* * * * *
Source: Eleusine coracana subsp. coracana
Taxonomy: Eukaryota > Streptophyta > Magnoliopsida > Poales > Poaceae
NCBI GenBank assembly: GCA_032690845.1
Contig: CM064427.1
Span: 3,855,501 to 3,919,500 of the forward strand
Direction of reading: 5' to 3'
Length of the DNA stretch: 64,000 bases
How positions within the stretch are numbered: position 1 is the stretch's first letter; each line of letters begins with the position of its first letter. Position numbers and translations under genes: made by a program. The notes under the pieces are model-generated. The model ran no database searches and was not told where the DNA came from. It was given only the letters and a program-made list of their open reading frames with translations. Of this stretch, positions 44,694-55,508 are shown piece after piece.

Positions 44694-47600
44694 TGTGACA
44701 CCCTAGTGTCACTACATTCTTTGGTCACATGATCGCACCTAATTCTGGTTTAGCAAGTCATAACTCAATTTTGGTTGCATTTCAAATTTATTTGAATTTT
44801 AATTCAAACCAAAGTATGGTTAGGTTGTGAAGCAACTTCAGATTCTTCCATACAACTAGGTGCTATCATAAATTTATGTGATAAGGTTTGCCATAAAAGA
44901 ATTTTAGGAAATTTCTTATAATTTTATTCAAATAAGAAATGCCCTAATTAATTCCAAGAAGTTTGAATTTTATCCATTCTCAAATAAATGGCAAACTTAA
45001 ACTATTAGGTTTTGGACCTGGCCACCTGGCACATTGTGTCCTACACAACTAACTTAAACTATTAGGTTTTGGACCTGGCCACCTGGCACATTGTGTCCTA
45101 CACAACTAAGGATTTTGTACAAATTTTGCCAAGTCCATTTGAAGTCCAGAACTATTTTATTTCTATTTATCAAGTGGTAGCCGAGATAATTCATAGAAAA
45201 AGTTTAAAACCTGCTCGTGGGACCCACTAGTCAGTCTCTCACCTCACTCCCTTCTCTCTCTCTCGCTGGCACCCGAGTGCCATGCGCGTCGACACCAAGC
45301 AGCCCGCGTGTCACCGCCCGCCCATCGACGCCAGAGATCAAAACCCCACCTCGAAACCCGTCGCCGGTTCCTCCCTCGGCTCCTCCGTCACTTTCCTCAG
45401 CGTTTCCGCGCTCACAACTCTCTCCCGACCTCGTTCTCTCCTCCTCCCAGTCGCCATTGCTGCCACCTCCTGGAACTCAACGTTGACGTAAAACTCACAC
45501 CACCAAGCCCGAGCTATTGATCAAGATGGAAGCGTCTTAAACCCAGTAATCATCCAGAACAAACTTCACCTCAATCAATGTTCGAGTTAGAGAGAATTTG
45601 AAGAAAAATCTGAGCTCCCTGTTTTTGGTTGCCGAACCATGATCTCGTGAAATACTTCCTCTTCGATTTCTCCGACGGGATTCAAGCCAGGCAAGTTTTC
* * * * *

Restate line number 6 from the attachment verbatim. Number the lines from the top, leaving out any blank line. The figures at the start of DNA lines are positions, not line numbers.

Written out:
Direction of reading: 5' to 3'